In UAE too, a ban was prevented in October 2010 because Blackberry services (just out-of-the-blue) became "compatible" with UAE's TRA guidelines.
Earlier this year, Times of India reported that law enforcement would be able to track emails, encrypted BBM messages, and track web-browsing on the devices, sent over Blackberry devices in realtime, hence solving Indian governments' dispute with the phone manufacturer. And while a Blackberry spokesperson claims that this access doesn't extend to Blackberry Enterprise Servers, consumers were left with no reason to trust them.
All this came before the NSA whistleblower, Edward Snowden, revealed that British and American security services had access to encrypted data on Blackberry servers. Der Spiegel also cited a leaked slide, titled "BES collection," showing an email "from a Mexican government agency."
3. Infighting at executive level
Blackberry failed to move beyond its own legacy. Clicky keys were good, in the past. But it was time to move beyond that to what people wanted, or even better — "show people what they wanted". They did neither.
At the senior executive level, Blackberry lacked a uniform direction. A cross platform strategy for BBM would have benefited Blackberry greatly, but Jim Balsillie (co-CEO, back in the day) ran into fierce opposition from senior executives.
As a result, Balsillie resigned. He confirmed:
"My reason for leaving the RIM board in March, 2012, was due to the company's decision to cancel the BBM cross-platform strategy."
— The Globe and Mail
4. Ignoring wake-up calls
Blackberry received many wake-up calls. The introduction of the iPhone (and Samsung so vigorously ripping them off) was one such wake up call that the canadian phone manufacturer chose to ignore. iPhone users enjoyed almost the same features as Blackberry users, but had better designed hardware, more apps, and more or less "the best of both worlds" when it came to the corporate-versus-casual feel.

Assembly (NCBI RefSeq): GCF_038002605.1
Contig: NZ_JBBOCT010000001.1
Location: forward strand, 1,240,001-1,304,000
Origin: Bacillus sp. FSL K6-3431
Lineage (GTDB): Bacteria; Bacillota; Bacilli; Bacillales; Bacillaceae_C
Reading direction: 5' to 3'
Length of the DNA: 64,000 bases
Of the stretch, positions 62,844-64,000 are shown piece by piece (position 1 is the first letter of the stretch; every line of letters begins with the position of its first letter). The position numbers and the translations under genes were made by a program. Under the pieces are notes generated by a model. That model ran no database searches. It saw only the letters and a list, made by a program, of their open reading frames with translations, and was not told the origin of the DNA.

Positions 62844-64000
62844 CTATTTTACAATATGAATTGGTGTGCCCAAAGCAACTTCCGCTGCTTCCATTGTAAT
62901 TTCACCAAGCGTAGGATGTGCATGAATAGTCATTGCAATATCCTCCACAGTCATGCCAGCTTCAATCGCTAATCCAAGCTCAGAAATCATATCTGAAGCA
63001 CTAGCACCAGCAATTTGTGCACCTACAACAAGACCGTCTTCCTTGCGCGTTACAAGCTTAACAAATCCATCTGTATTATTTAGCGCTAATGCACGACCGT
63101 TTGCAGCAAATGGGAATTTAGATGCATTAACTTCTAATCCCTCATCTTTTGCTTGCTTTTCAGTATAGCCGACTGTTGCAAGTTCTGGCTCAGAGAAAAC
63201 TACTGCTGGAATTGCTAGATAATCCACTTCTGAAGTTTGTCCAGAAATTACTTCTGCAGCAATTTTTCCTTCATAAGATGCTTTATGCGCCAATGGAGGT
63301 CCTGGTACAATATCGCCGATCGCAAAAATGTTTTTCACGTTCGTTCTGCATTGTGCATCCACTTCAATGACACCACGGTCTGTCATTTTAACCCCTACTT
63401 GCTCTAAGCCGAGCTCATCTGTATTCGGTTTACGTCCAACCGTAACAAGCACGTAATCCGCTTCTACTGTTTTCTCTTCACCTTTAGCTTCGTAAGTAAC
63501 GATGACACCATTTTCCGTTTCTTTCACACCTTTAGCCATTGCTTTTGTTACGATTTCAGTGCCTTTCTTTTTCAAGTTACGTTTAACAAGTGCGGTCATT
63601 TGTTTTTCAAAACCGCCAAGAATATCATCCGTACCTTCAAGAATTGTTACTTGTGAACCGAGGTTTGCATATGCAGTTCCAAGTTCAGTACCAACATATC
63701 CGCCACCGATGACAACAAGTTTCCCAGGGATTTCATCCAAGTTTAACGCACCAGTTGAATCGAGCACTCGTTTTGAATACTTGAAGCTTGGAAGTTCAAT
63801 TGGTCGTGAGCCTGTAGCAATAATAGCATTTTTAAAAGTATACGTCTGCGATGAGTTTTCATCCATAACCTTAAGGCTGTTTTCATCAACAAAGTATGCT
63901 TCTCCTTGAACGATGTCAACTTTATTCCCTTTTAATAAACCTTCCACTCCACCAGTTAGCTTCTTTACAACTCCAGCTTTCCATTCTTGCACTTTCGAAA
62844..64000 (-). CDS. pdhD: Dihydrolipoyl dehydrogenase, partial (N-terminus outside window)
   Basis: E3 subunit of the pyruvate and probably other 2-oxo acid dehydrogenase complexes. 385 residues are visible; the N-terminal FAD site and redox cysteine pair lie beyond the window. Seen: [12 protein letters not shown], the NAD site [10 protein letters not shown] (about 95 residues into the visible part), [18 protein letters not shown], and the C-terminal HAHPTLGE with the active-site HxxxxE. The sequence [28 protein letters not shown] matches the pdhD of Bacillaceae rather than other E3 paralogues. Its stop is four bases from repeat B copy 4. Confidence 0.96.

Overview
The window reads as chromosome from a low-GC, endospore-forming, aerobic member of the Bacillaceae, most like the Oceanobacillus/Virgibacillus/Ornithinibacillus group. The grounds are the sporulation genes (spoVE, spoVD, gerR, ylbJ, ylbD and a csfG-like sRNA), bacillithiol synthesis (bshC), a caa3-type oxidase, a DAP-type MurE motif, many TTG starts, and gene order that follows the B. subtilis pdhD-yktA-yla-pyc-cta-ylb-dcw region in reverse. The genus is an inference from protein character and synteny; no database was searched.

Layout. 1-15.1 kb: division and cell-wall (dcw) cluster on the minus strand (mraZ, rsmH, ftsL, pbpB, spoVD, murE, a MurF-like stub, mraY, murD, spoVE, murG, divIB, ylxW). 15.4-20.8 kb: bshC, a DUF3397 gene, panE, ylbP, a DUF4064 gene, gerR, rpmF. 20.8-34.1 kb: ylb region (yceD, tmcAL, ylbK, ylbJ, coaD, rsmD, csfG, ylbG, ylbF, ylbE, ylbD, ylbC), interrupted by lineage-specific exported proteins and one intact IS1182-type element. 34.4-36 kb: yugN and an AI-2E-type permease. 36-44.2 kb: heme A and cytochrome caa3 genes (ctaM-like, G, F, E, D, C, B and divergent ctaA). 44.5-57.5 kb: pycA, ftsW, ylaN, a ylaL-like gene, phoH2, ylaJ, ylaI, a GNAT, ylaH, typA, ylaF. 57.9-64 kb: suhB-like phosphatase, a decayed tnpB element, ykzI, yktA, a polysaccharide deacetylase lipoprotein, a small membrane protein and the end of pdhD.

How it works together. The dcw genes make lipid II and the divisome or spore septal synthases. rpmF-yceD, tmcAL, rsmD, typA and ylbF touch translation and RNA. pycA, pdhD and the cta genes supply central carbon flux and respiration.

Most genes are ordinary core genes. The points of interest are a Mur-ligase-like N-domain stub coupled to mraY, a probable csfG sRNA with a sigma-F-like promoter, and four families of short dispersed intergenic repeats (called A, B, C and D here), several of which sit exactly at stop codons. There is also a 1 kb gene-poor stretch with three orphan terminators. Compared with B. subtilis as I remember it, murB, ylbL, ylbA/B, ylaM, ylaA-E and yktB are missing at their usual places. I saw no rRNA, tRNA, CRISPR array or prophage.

Unlike Blackberry, their competitors sought innovation and developed more capable and aesthetic software and powerful hardware, while not compromising on features that were common between them and Blackberry.
The iPhone was different from the BlackBerry phones of the time. Research in Motion was catered towards the industry professional only and dismissed and denied Apple Incs presence in the market.
Mike Lazaridis went as far as to call Apples presence "vanishingly small". Six years later, Apple reports to have sold 800 million units of its latest product, the iPhone 5S, whereas Blackberry is raising a debt offering to investors.
Blackberry fell due to its own mismanagement and complacency. They refused to evolve and innovate, and provide their users with what they wanted. Neither did they undertake responsibility to deliver what they once promised their users and proudly boasted off.
They remained dormant while their customers deflected to their competitors who offered them exactly what Blackberry was struggling to, and a lot more. Building a product is like taking an antibiotic to curb a illness. You either do it completely well, or fail in the long run.
I haven't counted them out just as yet, though. In fact, I wouldn't be surprised if they made a surprise recovery. Under their new CEO Josh S. Chen, and their "C.O.R.E" program to regain momentum in the market, there is still a lot of hope for Blackberry. I personally expect some radical restructuring, followed by cleaning up the product line and introduction of some new products.
Theres a lot Blackberry could've done differently to have avoided this, though. But those are just sour grapes. Or sour Blackberries. Wait. What?